London: New 3D-printed heart technology can reduce the number of heart surgeries in children with congenital heart disease, say researchers.
Children with congenital heart disease often need up to four open heart surgeries at different times of life.
"The 3D-printed copy of the heart could reduce this to one or two because doctors can choose and practice the best interventional approach and device beforehand. This will avoid children spending months in intensive care," explained Dr Peter Verschueren.
He showed 3D-printed models of the heart including models used to plan real cases in patients at "EuroEcho-Imaging 2014," the annual meeting of the European Association of Cardiovascular Imaging (EACVI) in Vienna, Austria.
3D-printing uses a machine to print objects layer by layer.
Instead of ink, the printer uses plastics, metals and other materials.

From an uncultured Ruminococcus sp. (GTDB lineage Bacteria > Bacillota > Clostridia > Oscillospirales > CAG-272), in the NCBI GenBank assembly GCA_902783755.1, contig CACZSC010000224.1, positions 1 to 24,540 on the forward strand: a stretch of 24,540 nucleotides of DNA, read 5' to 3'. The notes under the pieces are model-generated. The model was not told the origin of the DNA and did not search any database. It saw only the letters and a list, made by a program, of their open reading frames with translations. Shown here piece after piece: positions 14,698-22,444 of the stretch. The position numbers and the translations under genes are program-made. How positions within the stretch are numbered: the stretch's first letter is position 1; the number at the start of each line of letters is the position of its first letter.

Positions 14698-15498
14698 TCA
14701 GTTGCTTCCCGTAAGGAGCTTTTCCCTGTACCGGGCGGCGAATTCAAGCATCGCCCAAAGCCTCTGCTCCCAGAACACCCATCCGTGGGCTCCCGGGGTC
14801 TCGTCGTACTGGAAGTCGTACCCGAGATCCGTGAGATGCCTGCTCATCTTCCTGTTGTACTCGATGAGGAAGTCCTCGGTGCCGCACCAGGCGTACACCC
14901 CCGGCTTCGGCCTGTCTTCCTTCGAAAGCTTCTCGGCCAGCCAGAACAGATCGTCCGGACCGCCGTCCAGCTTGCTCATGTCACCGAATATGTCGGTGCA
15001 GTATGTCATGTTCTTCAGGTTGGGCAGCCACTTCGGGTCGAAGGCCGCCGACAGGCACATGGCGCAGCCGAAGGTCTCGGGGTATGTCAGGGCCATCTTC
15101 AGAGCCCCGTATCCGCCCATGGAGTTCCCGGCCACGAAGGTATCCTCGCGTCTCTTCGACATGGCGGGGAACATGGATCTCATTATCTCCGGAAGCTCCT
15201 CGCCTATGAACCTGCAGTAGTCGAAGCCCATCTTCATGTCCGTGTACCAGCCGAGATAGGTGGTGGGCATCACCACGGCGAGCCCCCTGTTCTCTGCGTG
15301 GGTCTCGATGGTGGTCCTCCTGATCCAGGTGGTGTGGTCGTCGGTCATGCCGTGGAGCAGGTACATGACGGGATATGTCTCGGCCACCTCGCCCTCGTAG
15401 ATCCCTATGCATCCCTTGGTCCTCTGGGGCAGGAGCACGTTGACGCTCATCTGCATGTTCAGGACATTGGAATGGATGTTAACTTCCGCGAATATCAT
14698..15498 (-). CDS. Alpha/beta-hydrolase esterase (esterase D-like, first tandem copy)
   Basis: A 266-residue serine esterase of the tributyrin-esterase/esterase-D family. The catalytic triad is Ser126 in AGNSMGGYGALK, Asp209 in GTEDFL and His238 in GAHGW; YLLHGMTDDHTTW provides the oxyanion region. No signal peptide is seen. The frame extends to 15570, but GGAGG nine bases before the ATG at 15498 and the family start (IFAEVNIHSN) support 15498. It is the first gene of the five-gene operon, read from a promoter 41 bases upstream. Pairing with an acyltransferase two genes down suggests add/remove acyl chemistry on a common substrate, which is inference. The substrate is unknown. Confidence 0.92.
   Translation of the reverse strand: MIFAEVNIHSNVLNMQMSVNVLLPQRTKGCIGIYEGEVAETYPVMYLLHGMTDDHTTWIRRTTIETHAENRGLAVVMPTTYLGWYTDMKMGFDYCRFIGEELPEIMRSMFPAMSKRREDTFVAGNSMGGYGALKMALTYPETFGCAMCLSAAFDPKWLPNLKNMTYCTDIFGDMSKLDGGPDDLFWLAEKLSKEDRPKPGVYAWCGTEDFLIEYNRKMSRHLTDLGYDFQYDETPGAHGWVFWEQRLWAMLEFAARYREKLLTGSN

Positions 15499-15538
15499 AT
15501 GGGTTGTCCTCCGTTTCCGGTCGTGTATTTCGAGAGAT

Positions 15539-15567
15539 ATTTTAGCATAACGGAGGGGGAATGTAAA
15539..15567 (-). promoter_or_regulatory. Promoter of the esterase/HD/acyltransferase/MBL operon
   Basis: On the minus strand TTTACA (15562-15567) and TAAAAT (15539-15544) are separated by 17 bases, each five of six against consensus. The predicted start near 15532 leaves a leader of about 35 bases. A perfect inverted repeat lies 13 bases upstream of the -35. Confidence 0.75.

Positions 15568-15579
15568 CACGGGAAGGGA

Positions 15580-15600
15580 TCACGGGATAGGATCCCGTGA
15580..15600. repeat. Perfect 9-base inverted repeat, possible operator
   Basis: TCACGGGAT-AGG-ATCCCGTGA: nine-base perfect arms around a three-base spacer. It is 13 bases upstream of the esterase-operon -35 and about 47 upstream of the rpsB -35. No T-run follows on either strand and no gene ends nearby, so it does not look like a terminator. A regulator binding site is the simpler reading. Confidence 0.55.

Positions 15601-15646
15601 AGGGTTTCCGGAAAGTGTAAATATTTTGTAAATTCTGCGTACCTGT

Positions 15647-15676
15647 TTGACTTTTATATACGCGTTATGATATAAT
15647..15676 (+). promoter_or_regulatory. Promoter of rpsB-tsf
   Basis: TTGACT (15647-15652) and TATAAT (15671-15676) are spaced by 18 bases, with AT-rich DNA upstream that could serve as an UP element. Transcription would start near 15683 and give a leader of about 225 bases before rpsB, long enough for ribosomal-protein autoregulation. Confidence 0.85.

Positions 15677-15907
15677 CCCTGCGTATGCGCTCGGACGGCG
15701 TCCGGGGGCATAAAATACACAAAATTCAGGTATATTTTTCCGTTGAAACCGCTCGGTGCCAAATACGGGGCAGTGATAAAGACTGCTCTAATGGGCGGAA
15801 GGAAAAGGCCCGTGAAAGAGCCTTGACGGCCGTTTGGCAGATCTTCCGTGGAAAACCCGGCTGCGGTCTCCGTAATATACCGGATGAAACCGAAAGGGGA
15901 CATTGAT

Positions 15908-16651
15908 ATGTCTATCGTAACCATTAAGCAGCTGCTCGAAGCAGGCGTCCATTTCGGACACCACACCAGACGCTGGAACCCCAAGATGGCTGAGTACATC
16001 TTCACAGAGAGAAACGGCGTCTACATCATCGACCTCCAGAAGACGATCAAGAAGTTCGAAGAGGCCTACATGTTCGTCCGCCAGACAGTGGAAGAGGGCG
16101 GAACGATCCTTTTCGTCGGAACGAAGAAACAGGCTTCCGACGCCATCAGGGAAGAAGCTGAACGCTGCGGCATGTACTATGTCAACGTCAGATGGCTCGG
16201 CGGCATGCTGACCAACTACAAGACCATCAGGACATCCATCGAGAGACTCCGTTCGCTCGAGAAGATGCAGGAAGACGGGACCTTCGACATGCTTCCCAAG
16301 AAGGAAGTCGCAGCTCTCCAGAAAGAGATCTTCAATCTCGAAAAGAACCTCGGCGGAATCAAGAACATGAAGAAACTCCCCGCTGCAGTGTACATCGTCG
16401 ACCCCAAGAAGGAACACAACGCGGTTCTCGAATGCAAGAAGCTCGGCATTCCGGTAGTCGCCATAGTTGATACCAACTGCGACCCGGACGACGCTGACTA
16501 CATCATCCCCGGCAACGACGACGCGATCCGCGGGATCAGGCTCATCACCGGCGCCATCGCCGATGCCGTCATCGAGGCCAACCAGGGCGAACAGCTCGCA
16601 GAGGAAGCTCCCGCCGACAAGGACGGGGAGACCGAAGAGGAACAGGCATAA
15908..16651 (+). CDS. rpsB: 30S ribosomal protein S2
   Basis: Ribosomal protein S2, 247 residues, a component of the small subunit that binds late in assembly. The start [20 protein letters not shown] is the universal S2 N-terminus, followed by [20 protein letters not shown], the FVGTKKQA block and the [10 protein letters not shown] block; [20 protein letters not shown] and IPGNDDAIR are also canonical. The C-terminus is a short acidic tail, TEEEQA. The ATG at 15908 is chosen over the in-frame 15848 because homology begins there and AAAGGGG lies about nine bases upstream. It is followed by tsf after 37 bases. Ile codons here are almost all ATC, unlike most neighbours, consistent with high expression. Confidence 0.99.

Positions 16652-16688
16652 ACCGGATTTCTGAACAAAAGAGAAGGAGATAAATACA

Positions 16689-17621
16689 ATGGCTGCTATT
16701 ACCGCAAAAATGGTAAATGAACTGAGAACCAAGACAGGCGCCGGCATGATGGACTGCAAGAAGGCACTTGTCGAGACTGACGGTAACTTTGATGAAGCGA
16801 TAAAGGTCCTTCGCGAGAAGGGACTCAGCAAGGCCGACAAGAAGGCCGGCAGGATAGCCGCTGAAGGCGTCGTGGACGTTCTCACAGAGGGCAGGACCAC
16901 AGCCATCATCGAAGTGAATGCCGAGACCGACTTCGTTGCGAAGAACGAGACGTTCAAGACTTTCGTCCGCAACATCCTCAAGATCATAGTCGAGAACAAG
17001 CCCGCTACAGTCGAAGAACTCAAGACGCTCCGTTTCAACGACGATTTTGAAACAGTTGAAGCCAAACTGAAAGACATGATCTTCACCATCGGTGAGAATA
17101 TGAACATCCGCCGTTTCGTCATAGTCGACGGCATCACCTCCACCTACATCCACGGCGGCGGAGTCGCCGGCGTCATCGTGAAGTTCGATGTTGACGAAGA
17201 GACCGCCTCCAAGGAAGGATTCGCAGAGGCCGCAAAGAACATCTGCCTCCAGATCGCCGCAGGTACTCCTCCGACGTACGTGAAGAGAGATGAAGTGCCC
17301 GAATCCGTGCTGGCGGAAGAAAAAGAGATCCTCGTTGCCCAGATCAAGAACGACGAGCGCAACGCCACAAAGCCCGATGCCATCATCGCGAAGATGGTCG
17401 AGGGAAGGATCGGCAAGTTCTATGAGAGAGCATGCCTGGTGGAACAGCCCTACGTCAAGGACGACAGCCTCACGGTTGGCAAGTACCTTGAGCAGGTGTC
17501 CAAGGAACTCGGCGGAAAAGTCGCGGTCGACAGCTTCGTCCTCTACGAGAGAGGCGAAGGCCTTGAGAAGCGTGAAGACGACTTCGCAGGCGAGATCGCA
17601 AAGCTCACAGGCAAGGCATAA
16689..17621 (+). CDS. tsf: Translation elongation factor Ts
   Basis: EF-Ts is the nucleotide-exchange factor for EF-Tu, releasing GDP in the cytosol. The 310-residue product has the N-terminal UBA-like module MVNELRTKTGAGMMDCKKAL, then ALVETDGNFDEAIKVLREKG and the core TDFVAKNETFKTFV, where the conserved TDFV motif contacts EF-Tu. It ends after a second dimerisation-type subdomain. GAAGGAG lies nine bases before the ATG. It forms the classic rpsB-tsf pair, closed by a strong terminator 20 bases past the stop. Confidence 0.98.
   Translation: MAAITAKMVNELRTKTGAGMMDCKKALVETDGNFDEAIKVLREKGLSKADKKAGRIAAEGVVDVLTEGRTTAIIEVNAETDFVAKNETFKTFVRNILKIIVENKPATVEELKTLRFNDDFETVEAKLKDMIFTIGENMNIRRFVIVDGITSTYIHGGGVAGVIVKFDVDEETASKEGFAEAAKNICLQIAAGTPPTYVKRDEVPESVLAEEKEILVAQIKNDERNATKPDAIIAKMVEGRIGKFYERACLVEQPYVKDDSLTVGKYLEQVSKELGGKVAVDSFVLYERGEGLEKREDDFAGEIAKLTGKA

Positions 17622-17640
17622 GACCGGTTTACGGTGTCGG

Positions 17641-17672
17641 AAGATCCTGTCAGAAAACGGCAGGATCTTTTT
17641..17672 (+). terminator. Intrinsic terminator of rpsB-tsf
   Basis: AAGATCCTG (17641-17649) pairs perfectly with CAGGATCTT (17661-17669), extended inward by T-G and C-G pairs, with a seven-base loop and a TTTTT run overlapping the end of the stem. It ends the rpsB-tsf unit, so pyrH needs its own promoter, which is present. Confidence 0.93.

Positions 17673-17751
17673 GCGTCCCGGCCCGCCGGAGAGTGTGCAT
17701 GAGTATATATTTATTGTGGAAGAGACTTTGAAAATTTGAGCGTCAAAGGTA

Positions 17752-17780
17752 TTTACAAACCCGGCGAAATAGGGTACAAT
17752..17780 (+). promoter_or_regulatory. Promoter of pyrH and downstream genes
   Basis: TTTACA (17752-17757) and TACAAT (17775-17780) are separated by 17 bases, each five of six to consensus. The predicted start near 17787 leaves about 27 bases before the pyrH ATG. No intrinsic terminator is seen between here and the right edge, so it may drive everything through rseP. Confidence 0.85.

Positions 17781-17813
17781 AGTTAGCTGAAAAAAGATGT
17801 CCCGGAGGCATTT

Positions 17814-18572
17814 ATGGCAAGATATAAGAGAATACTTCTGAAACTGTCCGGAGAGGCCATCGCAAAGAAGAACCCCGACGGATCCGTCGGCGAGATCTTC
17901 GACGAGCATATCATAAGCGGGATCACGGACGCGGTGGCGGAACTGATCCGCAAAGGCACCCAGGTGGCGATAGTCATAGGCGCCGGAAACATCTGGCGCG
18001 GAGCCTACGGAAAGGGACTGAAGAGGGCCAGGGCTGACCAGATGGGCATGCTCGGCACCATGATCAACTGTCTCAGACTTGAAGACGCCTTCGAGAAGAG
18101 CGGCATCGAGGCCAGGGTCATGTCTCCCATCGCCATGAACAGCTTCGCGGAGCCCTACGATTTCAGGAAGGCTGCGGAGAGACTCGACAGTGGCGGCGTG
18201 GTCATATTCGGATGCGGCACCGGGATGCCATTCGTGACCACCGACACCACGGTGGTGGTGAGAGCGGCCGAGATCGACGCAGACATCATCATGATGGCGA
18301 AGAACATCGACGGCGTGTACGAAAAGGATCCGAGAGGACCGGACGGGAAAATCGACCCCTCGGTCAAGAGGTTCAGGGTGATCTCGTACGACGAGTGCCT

The 3D models are used to plan surgeries in children with congenital heart diseases such as double outlet right ventricle or Tetralogy of Fallot. Dr Verschueren noted:
"Until recently, doctors would look at an image and then try to visualise the heart in 3D. Now they can use a 3D copy of an individual patient's heart to plan the procedure in detail before they go into the operating theatre," he informed.
This is still a relatively new technology but there is increasing interest in using 3D-printed models to plan heart valve interventions in adults.
According to professor Patrizio Lancellotti, president of EACVI, 3D imaging is a main theme of "EuroEcho-Imaging" this year and 3D printing of the heart is particularly exciting.
"It allows us to make a perfect model of a patient's anatomy and decide the optimal device and procedure in advance," he concluded.